LEONHARD FOEGER / REUTERS Iranian Foreign Minister Mohammad Javad Zarif and the High Representative of the European Union for Foreign Affairs and Security Policy Federica Mogherini address a news conference at the United Nations building in Vienna, Austria, January 2016.

The EU Can’t Avoid U.S. Sanctions on Iran

But Trump’s Policies Will Hurt U.S. Dominance in the Long Term

Late last month, the European Union and China announced that they intended to set up a special global payments system to allow companies to continue to trade with Iran despite U.S. sanctions. Some of the sanctions are already in place, but the bulk will to go into effect in November, thanks to the U.S. withdrawal from the Iran nuclear deal earlier this year. 

The announcement marks a small but notable step toward the fragmentation of the global economic order. Friends and foes of the United States were already seeking paths away from the traditional, dollar-dominated financial system. The Trump administration’s policy on Iran provided additional incentive to those who strive to undermine U.S. economic primacy and the effectiveness of U.S. economic statecraft. Washington should take note of the danger.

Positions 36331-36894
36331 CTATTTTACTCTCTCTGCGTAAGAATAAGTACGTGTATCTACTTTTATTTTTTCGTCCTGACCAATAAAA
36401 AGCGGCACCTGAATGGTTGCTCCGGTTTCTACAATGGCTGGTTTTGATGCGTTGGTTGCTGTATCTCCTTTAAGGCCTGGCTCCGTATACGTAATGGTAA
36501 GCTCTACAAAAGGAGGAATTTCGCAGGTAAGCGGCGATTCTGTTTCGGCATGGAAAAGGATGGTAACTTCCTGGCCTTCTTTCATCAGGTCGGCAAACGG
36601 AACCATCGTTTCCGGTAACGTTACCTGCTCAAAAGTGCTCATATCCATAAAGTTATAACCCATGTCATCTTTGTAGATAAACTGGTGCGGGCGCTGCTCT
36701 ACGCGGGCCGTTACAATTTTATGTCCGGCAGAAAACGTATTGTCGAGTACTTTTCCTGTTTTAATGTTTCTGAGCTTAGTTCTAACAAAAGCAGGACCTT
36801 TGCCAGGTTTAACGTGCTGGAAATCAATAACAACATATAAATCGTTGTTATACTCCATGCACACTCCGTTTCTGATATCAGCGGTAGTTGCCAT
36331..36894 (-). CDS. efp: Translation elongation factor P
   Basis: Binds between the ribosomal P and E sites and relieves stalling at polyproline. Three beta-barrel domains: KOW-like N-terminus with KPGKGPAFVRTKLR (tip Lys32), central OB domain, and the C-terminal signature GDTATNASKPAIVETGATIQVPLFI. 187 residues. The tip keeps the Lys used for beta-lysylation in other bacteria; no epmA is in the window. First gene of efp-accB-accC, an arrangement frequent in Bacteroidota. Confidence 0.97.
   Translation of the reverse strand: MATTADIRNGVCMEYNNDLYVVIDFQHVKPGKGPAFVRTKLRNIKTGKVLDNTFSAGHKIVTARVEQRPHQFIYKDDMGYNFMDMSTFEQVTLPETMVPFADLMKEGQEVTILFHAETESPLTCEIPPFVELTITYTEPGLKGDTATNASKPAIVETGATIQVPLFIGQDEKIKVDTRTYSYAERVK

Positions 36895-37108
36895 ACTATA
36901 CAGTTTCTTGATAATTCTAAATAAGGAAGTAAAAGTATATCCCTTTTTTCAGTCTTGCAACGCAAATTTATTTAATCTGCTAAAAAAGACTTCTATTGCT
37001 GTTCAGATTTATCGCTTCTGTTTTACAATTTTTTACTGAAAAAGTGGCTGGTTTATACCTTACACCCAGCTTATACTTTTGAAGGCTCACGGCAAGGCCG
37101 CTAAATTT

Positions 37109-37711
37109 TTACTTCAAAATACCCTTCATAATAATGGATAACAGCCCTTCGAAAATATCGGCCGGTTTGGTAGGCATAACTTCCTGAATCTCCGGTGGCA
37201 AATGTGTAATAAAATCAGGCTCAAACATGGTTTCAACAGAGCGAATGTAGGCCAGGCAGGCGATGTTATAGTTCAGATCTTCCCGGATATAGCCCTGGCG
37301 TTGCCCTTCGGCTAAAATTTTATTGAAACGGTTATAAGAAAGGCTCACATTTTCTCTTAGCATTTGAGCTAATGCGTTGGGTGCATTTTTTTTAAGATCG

THE EU’S PLANS

In May, U.S. President Donald Trump delivered on his promise to leave the Iran deal, also known as the JCPOA, and reimpose unilateral, aggressive economic sanctions on Iran. The most forceful of these measures will snap into place on November 4, dropping an axe on Iran’s core banking institutions, oil sales, and conduits to the global financial system. The measures will prevent Iran from using the prevalent global payment system. They will also cause most of the international businesses that buy Iranian oil and conduct other commercial transactions with Iran to cease such activity.

Traditional U.S. friends and allies are angry that the Trump administration’s choice to spurn the accord includes punishing them if they continue business with Iran. “[The EU] cannot accept that the U.S. decided the regions with which European companies can or cannot do business,” Belgian Prime Minister Charles Michel said recently.  

At first shrill and chaotic, Europe’s outrage at Trump’s take-no-prisoners Iran policy has now found a bold and practical course of action. A core group of creative European civil servants has devised several economic mechanisms meant to demonstrate the EU’s continued support for the nuclear

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